What Successful Entrepreneurs Have in Common


What makes a world class entrepreneur?

It's a fascinating question. Is it just about having a great idea? A strong work ethic? An ability to see opportunity where others cannot?

Are they born or made? Is entrepreneurship a skill that can be acquired? Or is it an innate talent?

The truth is not so cut-and-dried. We all have our own motivations. We have varying degrees of resources. We have different distributions of skill and talent.

Yet there are common traits shared by the most successful entrepreneurs among us. By studying these shared characteristics, we can incorporate them into our own approach.

That's good news -- very few of us are born business savants. It's important to pick up anything we can from other who have earned success.

So let's dive in.

The value of having a vision

Benjamin Siegelbaum wasn't an industrious worker. He didn't attend business school. In fact, he dropped out of school as a teenager to become a thief.

Not exactly CEO material, right?

Yet Benny Siegel had one thing in spades -- vision. Well, vision and lots of firepower.

After rising to the top of American organized crime, Siegel had it all: vast wealth, movie star friends, palatial estates.

There was one thing that eluded him, however. He was desperate to become a legitimate businessman. In 1945, he decided to build a hotel and entertainment empire in the middle of the empty Las Vegas desert.

People said he was crazy. Casinos in the desert? Ridiculous. Yet Siegel was convinced it would work. His resort, The Flamingo, soon became famous. Las Vegas would eventually become the world's gaming capital.

Siegel, who was gunned down in 1947, wasn't around to see his vision proved true in all its glitzy glory. Yet his ability to imagine what others could not is testament to the incredible value of being a visionary.

Being able to divine opportunity where others see failure is a rare skill. It provides you with an extraordinary competitive edge.

Steve Jobs wasn't the first CEO to market a tablet computer. In fact, tablets had already been tried and failed. Yet Jobs had a vision about a new kind of tablet.

The iPad came out, and the rest was history.

That's vision.

The benefits of an early start

Successful entrepreneurs are rarely shrinking violets. Many of them are full-on Type A personalities.

They are also, unsurprisingly, usually morning people. Studies have shown that early risers do better in business.

Christoph Randler, a German biologist and academic, collected data showing that early risers do better in school. They get into more selective colleges. They get more career opportunities. They make more money.

Randler, who shared his findings with the Journal of Applied Social Psychology and the Harvard Business Review, argues that "early birds" are more active. They are more motivated than late-rising peers.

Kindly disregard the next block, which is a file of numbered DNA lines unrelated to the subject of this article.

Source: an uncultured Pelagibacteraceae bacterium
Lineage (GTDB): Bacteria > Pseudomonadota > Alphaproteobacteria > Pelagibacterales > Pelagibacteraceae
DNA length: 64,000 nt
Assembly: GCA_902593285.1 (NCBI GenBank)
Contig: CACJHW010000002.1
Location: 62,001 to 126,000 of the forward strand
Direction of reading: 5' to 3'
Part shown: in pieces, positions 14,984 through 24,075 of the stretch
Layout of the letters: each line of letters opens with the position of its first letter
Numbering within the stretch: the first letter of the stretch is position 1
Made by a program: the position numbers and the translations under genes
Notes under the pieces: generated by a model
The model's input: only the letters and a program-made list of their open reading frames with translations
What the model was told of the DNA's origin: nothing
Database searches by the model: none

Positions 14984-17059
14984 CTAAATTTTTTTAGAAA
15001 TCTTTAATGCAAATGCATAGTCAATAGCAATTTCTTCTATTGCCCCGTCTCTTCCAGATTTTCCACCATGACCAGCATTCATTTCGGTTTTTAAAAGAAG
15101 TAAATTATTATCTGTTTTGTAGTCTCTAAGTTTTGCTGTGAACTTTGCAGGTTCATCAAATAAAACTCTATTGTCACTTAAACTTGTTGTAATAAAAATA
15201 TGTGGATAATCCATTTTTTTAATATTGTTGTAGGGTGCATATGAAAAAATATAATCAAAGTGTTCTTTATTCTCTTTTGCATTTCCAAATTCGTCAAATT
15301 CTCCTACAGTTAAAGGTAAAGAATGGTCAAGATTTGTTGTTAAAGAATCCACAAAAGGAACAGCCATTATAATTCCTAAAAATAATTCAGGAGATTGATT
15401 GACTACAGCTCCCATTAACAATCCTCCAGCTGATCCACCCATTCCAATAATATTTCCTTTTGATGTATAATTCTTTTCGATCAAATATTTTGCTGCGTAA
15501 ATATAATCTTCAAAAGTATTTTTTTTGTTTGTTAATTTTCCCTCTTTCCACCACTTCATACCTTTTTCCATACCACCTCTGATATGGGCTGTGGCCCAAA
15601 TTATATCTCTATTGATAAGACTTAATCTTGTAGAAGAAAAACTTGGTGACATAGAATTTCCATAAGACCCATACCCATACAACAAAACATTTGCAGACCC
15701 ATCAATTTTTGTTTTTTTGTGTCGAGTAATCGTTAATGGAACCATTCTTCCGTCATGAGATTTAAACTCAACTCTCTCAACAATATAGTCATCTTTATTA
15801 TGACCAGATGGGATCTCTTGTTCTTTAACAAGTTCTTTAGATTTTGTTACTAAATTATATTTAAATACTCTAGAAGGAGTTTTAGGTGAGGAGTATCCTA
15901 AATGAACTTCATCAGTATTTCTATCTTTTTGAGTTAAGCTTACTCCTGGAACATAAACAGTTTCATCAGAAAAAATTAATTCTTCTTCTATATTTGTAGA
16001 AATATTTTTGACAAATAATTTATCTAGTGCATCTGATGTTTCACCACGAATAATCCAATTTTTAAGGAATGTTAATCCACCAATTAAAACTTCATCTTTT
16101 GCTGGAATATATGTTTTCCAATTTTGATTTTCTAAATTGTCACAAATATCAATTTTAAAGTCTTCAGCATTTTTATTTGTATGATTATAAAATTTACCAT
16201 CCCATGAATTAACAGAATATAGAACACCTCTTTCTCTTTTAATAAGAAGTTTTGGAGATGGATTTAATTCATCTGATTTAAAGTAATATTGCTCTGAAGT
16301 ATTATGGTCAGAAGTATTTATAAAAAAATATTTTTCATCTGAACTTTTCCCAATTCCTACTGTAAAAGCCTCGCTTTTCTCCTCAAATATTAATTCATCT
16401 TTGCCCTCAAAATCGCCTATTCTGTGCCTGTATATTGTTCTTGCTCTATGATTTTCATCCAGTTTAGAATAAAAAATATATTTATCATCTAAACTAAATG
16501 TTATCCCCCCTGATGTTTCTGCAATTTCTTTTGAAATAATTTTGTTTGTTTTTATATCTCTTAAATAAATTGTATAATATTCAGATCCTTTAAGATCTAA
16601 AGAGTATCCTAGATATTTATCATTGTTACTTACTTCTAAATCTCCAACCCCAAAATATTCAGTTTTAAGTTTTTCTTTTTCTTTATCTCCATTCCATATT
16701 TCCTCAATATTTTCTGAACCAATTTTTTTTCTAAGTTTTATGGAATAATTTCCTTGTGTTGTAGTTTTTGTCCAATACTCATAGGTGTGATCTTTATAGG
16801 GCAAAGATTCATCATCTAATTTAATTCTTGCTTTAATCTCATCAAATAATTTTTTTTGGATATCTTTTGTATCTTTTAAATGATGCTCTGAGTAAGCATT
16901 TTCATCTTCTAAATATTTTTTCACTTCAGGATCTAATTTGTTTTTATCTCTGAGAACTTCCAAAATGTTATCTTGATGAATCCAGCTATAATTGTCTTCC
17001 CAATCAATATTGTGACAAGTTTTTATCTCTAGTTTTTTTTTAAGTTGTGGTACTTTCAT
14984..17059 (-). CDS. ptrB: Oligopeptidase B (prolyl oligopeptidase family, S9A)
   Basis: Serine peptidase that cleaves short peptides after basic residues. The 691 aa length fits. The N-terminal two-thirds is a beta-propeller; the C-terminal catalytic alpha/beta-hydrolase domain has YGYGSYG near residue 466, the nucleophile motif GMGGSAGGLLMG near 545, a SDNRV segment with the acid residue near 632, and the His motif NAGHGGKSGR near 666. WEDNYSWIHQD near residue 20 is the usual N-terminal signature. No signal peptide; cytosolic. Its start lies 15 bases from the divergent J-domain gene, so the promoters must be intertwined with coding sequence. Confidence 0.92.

CEOs are famous for rising early and working long hours. Start-up employees, too, often work monstrous schedules. All of it is in service to greater corporate success.

You don't have to work 18-hour days. Yet if you aren't rising as early as you should, this is an area to improve upon. Common sense says it's true. The science backs it up.

Absolute will and devotion

Great entrepreneurs are almost superhumanly invested in their cause. They are willing to extend themselves all the way to the limit to realize their dreams.

Henry Ford worked as an engineer for Edison Illuminating Company to get the seed money for his business. Thomas Edison sold newspapers and vegetables before he sold light bulbs.

No real entrepreneur thinks he's "too good" to make any sacrifice for his venture. 

Ray Kroc was a salesman of relatively modest means. Already in his 50s and in fading health, it looked like that was all he'd ever be. Yet Kroc was possessed by an idea. He thought that food served quickly and cheaply would revolutionize American eating habits.

He started with a single restaurant in California, buying out a pair of brothers by the name of "McDonald." That decision marked the birth of a classic American company -- along with the dawn of an entire industry.

Not bad for aging salesman with little more than a dream and persistence.

Shaking up the established order

In tech circles, "disruption" is the buzzword of the moment. Every starry eyed new founder wants to change the way an industry operates. This idea for change generally involves an app of dubious utility.

Yet there's undeniable value in disturbing the status quo. Great entrepreneurs do this all the time. If you're satisfied with how things are, why introduce a new product or service?

You should always strive to challenge the norm. Do it faster. Better. Cheaper. Or rethink the entire process from the ground up.

"It has always been done this way" isn't just a weak justification. It's also the sign of great opportunity. 

The next step

If you're a budding entrepreneur or wealth builder, it's critical to seize any opportunity for self-enrichment. By studying the work and traits of those who have come before, we can optimize our chance of repeating that success.

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